DIPLOMATIC efforts to restart Middle East peace talks intensified last night as world leaders gathered for the United Nations General Assembly, with the Israeli prime minister saying he was willing to have a face-to-face meeting with the Palestinian President Mahmoud Abbas.
The chances of success were no clearer, but there was growing urgency as Palestinians showed no sign of backing down from their bid to seek full membership of the UN.
The demand by the Israeli Premier Benjamin Netanyahu that Mr Abbas "begin negotiations in New York and continue them in Jerusalem and Ramallah" was met with a cool initial response from the opposite side, since it came with no indication that the Israelis were going to move on any of the Palestinians' key demands.
The British Foreign Secretary William Hague said there had been no progress either in talks within the 'quartet' of Middle East negotiators -- the US, the European Union, the UN and Russia -- about a common policy on the Palestinian UN application.
Meanwhile, US President Barack Obama came under intense domestic pressure from his potential opponents in next year's presidential election to concede no ground to the Palestinians. The US has said it will veto full membership of the UN for the Palestinians, but to do so poses serious dangers for America in the Middle East. It could be outvoted in a poll of the full General Assembly, which could grant the Palestinian Authority an upgrade from its current status as a permanent observer.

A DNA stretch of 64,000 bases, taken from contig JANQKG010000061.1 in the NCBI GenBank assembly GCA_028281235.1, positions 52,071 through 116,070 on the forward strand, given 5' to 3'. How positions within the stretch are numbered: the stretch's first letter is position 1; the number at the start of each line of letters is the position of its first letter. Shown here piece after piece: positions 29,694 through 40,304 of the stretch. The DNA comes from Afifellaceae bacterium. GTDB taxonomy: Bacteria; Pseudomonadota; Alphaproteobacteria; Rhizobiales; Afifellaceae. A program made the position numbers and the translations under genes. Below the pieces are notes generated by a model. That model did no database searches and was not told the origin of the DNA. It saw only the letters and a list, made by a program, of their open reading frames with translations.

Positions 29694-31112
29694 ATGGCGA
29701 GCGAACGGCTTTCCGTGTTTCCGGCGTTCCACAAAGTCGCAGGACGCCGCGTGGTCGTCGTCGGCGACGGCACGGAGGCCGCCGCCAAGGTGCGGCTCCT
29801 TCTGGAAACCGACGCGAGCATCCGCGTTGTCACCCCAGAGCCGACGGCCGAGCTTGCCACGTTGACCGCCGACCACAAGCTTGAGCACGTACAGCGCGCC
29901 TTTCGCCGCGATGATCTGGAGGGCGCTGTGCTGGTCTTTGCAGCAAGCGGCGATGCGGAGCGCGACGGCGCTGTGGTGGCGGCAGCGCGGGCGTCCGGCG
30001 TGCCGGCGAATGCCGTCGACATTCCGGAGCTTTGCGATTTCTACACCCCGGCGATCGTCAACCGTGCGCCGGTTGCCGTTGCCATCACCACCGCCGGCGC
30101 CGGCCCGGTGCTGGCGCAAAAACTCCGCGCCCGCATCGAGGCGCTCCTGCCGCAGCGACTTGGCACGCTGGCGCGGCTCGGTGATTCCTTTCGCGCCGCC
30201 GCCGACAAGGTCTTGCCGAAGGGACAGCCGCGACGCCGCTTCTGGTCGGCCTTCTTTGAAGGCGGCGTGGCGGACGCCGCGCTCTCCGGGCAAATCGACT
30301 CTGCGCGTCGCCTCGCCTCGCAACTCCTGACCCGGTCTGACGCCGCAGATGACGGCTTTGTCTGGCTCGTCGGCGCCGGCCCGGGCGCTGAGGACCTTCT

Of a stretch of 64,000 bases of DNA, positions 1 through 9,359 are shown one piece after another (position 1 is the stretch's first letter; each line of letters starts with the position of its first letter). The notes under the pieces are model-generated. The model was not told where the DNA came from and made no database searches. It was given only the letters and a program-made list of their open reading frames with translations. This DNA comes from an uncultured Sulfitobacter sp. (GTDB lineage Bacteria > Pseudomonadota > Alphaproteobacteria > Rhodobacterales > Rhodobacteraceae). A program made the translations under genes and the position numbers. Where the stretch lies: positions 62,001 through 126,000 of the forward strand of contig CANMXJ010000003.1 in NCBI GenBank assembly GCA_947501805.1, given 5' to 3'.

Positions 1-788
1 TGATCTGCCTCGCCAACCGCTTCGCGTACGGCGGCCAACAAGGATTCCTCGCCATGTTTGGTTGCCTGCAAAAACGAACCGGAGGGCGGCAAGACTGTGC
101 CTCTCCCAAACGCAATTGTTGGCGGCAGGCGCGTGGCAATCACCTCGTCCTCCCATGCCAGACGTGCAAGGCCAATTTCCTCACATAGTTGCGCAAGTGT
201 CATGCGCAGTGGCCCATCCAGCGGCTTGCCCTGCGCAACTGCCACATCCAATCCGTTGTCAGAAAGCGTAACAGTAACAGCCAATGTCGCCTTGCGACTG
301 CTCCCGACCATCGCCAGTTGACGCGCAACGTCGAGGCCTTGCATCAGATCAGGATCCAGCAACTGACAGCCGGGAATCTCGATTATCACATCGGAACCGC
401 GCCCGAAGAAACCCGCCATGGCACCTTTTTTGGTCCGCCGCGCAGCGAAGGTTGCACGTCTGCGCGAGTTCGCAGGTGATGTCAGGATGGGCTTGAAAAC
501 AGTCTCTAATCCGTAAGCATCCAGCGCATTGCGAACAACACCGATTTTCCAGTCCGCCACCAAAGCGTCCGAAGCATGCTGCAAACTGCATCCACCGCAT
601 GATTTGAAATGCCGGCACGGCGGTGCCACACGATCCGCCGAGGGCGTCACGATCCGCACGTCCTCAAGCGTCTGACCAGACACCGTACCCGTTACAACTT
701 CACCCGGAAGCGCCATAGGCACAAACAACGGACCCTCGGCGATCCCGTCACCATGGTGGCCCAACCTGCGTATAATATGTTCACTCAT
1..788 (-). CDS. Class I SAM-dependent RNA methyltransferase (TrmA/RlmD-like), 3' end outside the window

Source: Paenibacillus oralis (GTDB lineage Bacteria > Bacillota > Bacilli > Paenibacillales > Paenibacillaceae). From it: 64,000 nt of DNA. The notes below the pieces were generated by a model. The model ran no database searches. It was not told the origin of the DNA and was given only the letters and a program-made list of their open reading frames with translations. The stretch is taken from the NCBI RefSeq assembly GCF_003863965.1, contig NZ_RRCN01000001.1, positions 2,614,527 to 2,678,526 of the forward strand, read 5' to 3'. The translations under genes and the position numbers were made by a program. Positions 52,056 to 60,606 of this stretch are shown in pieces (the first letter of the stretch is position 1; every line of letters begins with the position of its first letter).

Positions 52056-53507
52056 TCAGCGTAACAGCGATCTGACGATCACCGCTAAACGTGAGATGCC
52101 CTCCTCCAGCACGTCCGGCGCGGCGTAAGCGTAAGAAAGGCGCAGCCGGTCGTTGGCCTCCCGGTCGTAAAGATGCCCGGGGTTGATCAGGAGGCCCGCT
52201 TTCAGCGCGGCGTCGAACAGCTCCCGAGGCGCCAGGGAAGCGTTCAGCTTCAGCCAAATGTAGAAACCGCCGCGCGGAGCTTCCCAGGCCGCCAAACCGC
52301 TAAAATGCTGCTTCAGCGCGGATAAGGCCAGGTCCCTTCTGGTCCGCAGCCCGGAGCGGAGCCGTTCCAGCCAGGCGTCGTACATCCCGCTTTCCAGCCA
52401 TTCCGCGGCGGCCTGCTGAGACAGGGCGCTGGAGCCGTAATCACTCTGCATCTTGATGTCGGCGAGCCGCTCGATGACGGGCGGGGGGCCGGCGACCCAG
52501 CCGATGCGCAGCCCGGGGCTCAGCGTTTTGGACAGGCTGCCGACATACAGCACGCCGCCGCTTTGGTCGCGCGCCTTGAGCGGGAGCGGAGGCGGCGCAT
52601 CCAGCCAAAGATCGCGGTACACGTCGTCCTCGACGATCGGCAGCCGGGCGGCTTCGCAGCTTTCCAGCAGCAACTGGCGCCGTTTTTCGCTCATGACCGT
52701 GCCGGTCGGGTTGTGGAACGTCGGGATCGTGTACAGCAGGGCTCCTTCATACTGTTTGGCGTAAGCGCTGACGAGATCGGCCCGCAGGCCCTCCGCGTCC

The Palestinians said last night they were confident a majority of the Security Council would vote in favour of Palestinian statehood.
Before leaving for New York, Mr Netanyahu told a gathering of his Likud party that "the path to peace comes through negotiations and not through unilateral acts. The way to get to the end of negotiations is to start them and stick with them. That's what Israel wanted, but the Palestinians refused."
His suggestion of face-to-face talks was met by a public reiteration of Palestinian preconditions from the authority's Foreign Minister, Riad al-Malki. He said Israel must halt settlement building on occupied territory, including East Jerusalem, and agree to a timeframe for talks and international guarantees to aid their progress.
Mr Hague told reporters that the objective of the quartet was to get the Israelis and Palestinians back to the negotiating table, as he headed into a meeting with Mr Abbas. French Foreign Minister Alain Juppe said yesterday that "the status quo is untenable. The only way to settle the Israeli-Palestinian problem is direct negotiations". (© Independent News Service)